The Goods

Get a chemical-free clean with these all-natural DIY cleaners

Commercial brand cleaning products can be hard on your health and your wallet. Here are four chemical-free and cost-effective DIY cleaners.
Experts advise against concocting homemade sanitizer or disinfectant. Instead, they say, use bleach. (iStock/Getty Images)

Canadians spend about $275 million on household cleaning products every year! And, if you use commercial brands, you may be getting more than you're bargaining for. There is no Canadian law that requires manufacturers to list the full ingredient list of their cleaning products and many of them contain a ton of toxic chemicals! But, the good news is that you can clean your home and maintain your health without cleaning out your wallet with these simple non-toxic DIYs.

Multi-purpose cleaners

Environmental agencies say many multi-purpose cleaners may contain cancer-causing and endocrine-disrupting chemicals. Now while companies don't have to disclose what they are putting into their cleaners, in general, commercial brands do contain ingredients such as MEA (monoethanalomine), DEA (diethanolamine), TEA (triethanolamine), ammonia, phthalates, nonylphenol ethoxylates (NPEs) and even Quaternary Ammonium Compounds (Quats).

Instead, here's a DIY Multi-Purpose cleaner that has only natural ingredients.

DIY Multi-purpose cleaner

What you'll need:

  • 2 cups of 3% hydrogen peroxide
  • Essential oils of your choice for a natural scent + cleaning properties.


Combine all ingredients into a bottle and then shake to combine. For best disinfecting results, spray on surfaces and leave for several minutes before wiping clean.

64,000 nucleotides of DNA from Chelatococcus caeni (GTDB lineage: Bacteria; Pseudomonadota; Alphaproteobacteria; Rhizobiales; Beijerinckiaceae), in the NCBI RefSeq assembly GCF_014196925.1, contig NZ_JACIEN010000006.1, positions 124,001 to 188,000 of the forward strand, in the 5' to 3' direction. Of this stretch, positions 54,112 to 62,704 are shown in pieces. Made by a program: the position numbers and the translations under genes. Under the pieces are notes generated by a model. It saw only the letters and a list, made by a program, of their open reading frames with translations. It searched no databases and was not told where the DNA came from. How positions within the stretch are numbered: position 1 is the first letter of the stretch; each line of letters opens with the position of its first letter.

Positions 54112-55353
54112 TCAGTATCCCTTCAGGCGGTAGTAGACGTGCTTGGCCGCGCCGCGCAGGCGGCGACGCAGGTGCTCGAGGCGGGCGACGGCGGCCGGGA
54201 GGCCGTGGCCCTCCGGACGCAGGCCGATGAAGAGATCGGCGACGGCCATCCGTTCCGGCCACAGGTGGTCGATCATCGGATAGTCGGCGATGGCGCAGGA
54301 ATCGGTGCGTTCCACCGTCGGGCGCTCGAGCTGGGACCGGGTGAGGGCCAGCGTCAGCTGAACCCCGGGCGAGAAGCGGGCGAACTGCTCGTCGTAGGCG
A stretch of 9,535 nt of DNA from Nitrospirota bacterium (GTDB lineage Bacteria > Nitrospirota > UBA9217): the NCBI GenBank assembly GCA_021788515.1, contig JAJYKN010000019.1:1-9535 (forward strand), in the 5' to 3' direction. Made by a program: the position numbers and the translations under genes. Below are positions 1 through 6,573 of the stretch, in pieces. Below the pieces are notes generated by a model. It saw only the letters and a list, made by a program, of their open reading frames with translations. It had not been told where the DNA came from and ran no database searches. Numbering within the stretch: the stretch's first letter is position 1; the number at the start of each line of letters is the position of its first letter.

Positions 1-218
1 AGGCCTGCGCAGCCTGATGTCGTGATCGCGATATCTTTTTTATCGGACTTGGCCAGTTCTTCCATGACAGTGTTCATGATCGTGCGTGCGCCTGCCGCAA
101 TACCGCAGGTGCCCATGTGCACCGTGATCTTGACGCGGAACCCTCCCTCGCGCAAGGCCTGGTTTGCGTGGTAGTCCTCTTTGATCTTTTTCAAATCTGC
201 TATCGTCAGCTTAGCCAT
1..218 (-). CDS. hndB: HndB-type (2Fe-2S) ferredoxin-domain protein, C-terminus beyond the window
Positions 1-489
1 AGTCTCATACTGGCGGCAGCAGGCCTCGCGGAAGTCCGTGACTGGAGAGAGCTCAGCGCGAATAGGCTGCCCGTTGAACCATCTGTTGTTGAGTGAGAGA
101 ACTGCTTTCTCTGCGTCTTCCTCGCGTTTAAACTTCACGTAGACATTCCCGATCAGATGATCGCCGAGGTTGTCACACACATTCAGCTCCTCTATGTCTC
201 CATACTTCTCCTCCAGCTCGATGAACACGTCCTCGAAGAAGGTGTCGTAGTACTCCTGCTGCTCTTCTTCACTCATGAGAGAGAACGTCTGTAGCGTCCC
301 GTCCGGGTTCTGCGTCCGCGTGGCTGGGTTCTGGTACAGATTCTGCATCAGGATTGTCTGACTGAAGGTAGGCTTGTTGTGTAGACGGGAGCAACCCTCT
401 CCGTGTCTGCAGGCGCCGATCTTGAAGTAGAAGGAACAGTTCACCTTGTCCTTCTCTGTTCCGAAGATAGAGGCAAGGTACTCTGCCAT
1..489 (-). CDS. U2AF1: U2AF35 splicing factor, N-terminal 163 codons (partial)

Hydrogen peroxide is sold in brown bottles so that it doesn't absorb light – so, you'll want to store your solution in an opaque spray bottle. If you do use a clear bottle, you should store the bottle away from light, so under the kitchen sink would be a good place. Hydrogen peroxide is one of the best all-natural cleaners!

Most DIY recipes call for basic ingredients that don't have a lot of scent, so it can be pretty bland. But, you can add your favourite aroma with essential oils! We used lavender oil and peppermint oil – about 10 drops of lavender and 5 drops of peppermint. Lavender has antimicrobial properties while Peppermint is an antiseptic and mixes well with lavender.

In terms of cost-savings, conventional cleaners are anywhere from about $4-$10. Our homemade cleaner is approximately $1.50!

Cleaning wipes

A lot of people love pre-packaged wipes, but while they might be convenient, they're definitely not eco-friendly. Most of them also contain harsh chemical ingredients that are very harmful to your health including: MEA (monoethanalomine), DEA (diethanolamine), TEA (triethanolamine), phthalates, sodium dichloroisocyanurate dihydrate, and triclosan.

These wipes are also not great for the environment because they are disposable. We have an alternate solution – reusable cleaning wipes.

DIY reusable cleaning wipes

What you'll need:

  • 1.5 cups of distilled water
  • 1.5 cups of white vinegar
  • 5 drops of lemon oil
  • 5-10 drops of tea tree oil
  • 1 package microfibre cloths (cloths can be cut in half)


Mix together ingredients in a 1L jar. Then, just add in your reusable wipes. You can use anything for this – small towels, or if you can cut up old T-shirts. Or, just pick up a pack of microfibre cloths at any dollar store. Fold and place into the jar. And voilà – you've got reusable cleaning wipes. If your cloths start drying out, just add more water and vinegar to the jar. After using a cloth, just toss it in with your laundry – and then use it again!